RHS Bridgewater

The Royal Horticultural Society is developing their fifth public national garden on the historic site of Worsley New Hall, known as RHS Bridgewater. RHS Bridgewater covers 154 acres on the edge of Salford within the Greater Manchester conurbation. The site was home to the Earls of Ellesmere from the early 1840s until the 1920s, and prior to this, it was owned by the Dukes of Bridgewater. Although Worsley New Hall was demolished in 1948, the site is still strongly characterised by both remnant Victorian landscape features and historic structures related to the Ellesmere’s ownership.

We have been appointed to design, detail and oversee the completion of the new walled Kitchen Garden, for opening in 2020. Our design has an entwined historical and horticultural vision, taking its cues from the rich heritage of the Worsley New Hall estate and its surroundings while looking to the future of fruit and vegetable growing in the region as well as the increasing interest in permaculture and ethnobotany. The design also celebrates key views to heritage architectural assets of the site.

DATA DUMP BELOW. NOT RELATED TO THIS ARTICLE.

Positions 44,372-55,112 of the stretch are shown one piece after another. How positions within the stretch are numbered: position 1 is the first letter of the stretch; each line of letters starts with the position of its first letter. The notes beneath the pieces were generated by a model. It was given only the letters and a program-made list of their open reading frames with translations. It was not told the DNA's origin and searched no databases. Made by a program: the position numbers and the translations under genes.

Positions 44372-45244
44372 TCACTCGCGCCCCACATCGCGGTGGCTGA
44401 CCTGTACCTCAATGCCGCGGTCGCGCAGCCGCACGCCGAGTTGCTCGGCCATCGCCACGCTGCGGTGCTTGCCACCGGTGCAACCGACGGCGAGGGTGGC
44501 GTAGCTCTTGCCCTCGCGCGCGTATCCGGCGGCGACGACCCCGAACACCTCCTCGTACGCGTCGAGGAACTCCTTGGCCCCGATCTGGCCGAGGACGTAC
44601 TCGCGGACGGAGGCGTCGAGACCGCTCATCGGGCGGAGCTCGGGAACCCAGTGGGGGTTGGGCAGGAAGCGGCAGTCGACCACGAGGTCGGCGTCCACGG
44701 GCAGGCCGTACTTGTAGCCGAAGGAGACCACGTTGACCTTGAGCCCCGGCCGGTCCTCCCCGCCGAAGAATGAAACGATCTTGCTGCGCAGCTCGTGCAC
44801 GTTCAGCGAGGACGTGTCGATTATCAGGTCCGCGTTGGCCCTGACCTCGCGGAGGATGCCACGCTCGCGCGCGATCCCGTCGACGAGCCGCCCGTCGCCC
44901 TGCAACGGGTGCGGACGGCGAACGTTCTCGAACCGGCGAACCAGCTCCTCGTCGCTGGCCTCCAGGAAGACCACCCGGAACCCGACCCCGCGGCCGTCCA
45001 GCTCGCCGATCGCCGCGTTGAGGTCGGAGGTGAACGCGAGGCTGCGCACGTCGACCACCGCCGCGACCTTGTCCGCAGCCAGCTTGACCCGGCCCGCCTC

The design concept and navigation of the garden is inspired by the network of waterways that powered Manchester’s industrial revolution. The design abstracts part of the route of the Bridgewater Canal, situated to the south of the site, as the bones of the navigation through the garden. Overlaid on the navigational design are the abstracted historic field boundaries of the surrounding countryside during the 19th century. These form the bed layouts and smaller pathways through the larger character planting areas. These allow visitors of all ages and mobility levels to become immersed in the planting of the garden, as well as allowing access for maintenance.

The horticultural vision for the garden is to inspire visitors to re-imagine how they experience productive growing. Evoking the spirit of Victorian walled kitchen gardens by demonstrating a wide range of plants for a purpose, the garden will also explore more unusual species and growing techniques and will showcase companion planting and wildlife-friendly plants throughout the garden to attract pollinators and natural predators.

“Charlotte Harris and Hugo Bugg are pioneering design talents of their generation, and I could not be more delighted that their innovative plan for the Kitchen Garden will be made real…” Marcus Chilton-Jones, Curator, RHS Garden Bridgewater